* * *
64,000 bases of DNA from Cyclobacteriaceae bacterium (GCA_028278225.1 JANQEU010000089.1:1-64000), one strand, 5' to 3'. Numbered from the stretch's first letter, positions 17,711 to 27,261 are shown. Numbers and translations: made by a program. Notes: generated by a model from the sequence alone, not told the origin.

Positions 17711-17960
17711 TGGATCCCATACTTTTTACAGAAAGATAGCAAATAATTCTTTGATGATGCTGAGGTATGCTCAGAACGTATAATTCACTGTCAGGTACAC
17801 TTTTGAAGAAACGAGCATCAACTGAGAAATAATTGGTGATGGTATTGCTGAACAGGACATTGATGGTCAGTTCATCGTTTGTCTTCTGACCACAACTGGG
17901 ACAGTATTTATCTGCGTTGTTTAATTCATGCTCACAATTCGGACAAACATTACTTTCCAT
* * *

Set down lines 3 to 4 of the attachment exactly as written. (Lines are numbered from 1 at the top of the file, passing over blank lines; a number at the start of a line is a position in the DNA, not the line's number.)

17711 TGGATCCCATACTTTTTACAGAAAGATAGCAAATAATTCTTTGATGATGCTGAGGTATGCTCAGAACGTATAATTCACTGTCAGGTACAC
17801 TTTTGAAGAAACGAGCATCAACTGAGAAATAATTGGTGATGGTATTGCTGAACAGGACATTGATGGTCAGTTCATCGTTTGTCTTCTGACCACAACTGGG